UK farmers less than happy with beef imports
Last week the Minister for Agriculture, Food and the Marine Simon Coveney live trade of cattle to the UK is open for business and is up 25% on last year.
This week Farmers Union Wales president Emyr Jones has written to UK supermarkets reiterating the need to support Welsh and British beef through loyalty and sustainable prices.
He said: “There is real anger about the proportion of imported meat which is coming on to the UK market, undermining prices and reducing throughputs in our abattoirs”.
Speaking at this weekend’s Royal Welsh Spring Festival, Mr Jones said “Falling cattle prices experienced over the first quarter of 2014 raised significant concerns within the cattle industry and it had been hoped that prices would return to more sustainable levels as the year went on.
“However, the continuing fall over the past six weeks has led to our offices being inundated with calls from farmers who are not only losing money due to the low prices but also due to cancelled slaughterhouse bookings.”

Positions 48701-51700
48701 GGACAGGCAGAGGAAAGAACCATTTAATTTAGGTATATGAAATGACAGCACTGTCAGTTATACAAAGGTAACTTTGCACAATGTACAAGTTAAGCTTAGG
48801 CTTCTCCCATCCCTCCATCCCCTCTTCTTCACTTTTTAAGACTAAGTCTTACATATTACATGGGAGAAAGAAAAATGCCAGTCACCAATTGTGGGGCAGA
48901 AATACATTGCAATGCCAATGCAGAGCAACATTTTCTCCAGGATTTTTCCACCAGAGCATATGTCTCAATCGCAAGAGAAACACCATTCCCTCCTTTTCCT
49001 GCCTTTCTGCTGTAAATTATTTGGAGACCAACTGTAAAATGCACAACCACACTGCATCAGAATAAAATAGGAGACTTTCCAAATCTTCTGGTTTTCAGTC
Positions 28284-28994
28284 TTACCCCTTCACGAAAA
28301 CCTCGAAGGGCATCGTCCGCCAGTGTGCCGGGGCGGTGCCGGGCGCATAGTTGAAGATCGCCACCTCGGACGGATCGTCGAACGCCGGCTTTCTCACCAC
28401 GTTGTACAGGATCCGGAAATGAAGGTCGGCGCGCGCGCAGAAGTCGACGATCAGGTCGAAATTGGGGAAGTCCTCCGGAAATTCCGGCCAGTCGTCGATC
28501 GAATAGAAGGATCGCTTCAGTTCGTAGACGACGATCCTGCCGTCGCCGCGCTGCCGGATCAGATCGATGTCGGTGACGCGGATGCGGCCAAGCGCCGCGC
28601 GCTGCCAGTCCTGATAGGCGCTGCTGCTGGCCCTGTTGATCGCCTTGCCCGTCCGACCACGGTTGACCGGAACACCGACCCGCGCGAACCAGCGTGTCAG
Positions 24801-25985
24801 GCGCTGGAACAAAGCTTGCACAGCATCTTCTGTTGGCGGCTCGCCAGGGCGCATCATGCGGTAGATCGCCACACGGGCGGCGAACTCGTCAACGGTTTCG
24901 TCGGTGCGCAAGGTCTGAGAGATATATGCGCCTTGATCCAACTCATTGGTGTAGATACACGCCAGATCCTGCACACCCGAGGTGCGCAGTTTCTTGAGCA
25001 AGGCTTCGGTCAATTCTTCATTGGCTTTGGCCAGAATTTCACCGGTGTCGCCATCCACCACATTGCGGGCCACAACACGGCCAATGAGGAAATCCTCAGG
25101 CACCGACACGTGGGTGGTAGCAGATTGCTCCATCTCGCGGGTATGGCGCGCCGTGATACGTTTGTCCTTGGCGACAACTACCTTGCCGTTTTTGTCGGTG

Mr Jones there was growing frustration and anger within the industry and the fall in cattle prices was undermining much-needed confidence at a time when it was in the interests of all those involved in the supply chain to secure long term commitments from the industry.
According to the latest EBLEX/AHDB figures, average beef retail prices have not followed the downward trend experienced by farmers, meaning the gap between farmgate and retail prices has widened.
“Such factors are severely undermining confidence in the long term viability of an industry, the nature of which requires a long term commitment from breeders, store producers and finishers. Failure to secure such commitment by providing sustainable prices for cattle should be a major concern for all those within the supply chain” Mr Jones’ letter states.
Mr Jones has urged supermarkets to commit to the procurement of Welsh and British beef, and to ensuring prices paid by suppliers or through direct contracts are such that confidence is revived to the extent which is now needed.
“None of us wants to see a return to the type of conditions which prompted direct action against imports in the 1990s.” added Mr Jones.